The first photo of a black hole unveiled
By ​Wu Yuehui
People's Daily app

The 1st-ever black hole photo, a groundbreaking collaboration of over 200 scientists from across the globe, is unveiled at six press conferences across the globe on Wednesday.



The image of the black hole, based on observations through the Event Horizon Telescope (EHT), a planet-scale array of eight ground-based radio telescopes forged through international collaboration, was unveiled in coordinated press conferences across the globe at 9:00 pm (Beijing time) on Wednesday.

Chinese astronomers have made contributions to a global effort to capture the first-ever image of a supermassive black hole at the heart of the distant galaxy M87.

This exciting result was also supported by the Center for Astronomical MegaScience (CAMS) of the Chinese Academy of Sciences (CAS), co-established by National Astronomical Observatories, Purple Mountain Observatory and Shanghai Astronomical Observatory.


The Submillimeter Array participating in the EHT Project. (Photo credited to Harvard Smithsonian Center for Astrophysics)


Of all the forces in the Universe that we cannot see -- including dark energy and dark matter -- none has frustrated human curiosity as thoroughly as the invisible, star-devouring monsters known as black holes.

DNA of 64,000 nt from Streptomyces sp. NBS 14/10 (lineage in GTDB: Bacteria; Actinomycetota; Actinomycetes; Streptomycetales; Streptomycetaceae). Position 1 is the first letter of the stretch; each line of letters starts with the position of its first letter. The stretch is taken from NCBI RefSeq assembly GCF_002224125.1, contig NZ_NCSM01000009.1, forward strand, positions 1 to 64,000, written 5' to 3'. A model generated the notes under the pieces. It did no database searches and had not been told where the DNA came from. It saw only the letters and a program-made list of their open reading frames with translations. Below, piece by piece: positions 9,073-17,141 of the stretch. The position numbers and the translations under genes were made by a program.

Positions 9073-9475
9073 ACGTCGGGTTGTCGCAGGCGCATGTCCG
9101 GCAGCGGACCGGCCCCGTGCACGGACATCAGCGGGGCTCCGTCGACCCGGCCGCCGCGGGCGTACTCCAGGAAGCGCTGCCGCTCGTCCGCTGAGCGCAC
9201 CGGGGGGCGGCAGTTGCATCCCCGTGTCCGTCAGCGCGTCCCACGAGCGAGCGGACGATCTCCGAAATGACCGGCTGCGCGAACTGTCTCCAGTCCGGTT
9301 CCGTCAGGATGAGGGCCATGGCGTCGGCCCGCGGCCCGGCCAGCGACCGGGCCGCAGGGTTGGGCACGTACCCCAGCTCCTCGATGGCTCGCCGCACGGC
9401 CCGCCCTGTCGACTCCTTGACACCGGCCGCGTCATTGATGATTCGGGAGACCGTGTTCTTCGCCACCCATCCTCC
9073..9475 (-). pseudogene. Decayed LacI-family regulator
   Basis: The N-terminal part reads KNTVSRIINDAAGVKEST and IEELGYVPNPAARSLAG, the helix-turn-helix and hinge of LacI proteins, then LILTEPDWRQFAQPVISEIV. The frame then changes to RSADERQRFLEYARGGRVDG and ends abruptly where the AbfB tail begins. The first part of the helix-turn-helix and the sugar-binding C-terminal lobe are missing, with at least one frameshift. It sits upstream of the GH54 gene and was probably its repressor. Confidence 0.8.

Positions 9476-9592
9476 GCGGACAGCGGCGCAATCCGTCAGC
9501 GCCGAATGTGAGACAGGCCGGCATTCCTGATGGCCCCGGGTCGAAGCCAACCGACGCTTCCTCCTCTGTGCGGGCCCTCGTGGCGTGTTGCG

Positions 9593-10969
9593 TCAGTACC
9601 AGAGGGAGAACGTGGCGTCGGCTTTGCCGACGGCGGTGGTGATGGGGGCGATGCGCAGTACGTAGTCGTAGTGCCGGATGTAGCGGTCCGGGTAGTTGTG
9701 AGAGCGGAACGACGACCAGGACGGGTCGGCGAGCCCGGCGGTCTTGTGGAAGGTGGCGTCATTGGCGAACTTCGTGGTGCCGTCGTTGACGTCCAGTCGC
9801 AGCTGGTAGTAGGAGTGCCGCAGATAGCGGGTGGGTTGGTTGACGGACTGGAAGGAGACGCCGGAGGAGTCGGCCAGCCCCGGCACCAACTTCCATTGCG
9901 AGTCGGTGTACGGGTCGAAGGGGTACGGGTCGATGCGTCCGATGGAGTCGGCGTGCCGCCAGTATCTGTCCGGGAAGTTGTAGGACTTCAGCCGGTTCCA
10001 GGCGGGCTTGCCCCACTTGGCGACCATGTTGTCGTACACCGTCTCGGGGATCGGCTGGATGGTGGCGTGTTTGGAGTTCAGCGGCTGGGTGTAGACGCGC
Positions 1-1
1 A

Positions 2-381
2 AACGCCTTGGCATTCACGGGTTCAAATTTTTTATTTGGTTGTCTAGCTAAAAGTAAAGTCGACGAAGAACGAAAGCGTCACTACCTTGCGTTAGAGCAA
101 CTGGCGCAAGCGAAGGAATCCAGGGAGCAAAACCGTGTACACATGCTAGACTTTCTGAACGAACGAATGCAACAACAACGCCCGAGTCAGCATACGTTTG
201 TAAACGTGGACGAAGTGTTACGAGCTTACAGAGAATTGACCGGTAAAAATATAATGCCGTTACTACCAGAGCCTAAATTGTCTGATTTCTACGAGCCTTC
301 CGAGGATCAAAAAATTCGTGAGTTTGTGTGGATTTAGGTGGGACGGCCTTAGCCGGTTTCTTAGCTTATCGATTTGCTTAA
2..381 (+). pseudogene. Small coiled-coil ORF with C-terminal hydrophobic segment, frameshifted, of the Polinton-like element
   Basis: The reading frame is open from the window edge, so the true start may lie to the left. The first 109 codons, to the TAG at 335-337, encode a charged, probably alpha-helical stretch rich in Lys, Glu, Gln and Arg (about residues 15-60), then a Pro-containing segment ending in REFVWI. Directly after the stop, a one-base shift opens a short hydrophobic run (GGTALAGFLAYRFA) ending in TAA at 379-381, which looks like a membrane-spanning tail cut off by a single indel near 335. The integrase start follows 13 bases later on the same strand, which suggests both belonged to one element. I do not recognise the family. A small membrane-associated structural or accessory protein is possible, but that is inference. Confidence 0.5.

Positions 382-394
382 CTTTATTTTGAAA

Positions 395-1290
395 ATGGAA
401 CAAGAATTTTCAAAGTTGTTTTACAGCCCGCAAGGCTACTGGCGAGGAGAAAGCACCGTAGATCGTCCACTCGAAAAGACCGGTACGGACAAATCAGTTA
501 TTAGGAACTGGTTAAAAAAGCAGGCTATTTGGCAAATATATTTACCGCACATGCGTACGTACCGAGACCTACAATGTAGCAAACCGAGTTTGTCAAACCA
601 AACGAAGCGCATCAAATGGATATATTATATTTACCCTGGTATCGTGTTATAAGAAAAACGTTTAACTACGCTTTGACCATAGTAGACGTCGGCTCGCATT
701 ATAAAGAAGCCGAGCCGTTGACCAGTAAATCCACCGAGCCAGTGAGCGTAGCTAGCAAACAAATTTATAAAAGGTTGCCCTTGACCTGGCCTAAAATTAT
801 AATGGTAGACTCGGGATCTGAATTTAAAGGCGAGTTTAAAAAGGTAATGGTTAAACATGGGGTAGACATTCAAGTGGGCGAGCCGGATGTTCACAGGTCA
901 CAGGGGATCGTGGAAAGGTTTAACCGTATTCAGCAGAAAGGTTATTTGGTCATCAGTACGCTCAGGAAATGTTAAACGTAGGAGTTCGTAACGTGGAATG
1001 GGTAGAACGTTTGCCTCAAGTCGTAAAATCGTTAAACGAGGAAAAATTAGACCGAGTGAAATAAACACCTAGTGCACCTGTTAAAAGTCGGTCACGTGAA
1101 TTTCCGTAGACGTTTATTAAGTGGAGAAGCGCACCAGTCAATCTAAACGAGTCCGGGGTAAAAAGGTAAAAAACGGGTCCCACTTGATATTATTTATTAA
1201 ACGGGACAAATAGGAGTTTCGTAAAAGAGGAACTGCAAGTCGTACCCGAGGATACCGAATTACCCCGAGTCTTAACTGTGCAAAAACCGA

Yet, the phenomena are so powerful that nothing nearby -- not even light -- can escape their gravitational pull.

What is black hole?

A black hole is a celestial object that compresses a huge mass into an extremely small space. The more mass, the larger the black hole.

At the same scale of compression, Earth's mass would fit inside a thimble, while the Sun's would be a mere six kilometres from edge to edge.

According to the laws of general relativity, published a century ago by Albert Einstein, the gravitational pull of these omnivorous monsters is so strong that no object can escape if it comes too close. 

How to take a picture of a black hole?

The EHT is unlike any star-gazing instrument ever devised.

Eight such radio telescopes scattered across the globe -- in Hawaii, Arizona, Spain, Mexico, Chile, and the South Pole -- zeroed in Sag A* and M87 on four different days in April 2017.

Each is at least a big as a football pitch. Together, they form a virtual telescope more than 12,000 kilometres across, the diameter of Earth.

Data collected by the far-flung array was to be collated by supercomputers at MIT in Boston and in Bonn, Germany.

The first ever images of the black hole has been released simultaneously on April 10 at 21:00 BJT in Shanghai, Taipei, Tokyo, Washington, Brussels and Santiago.

(With input from Xinhua)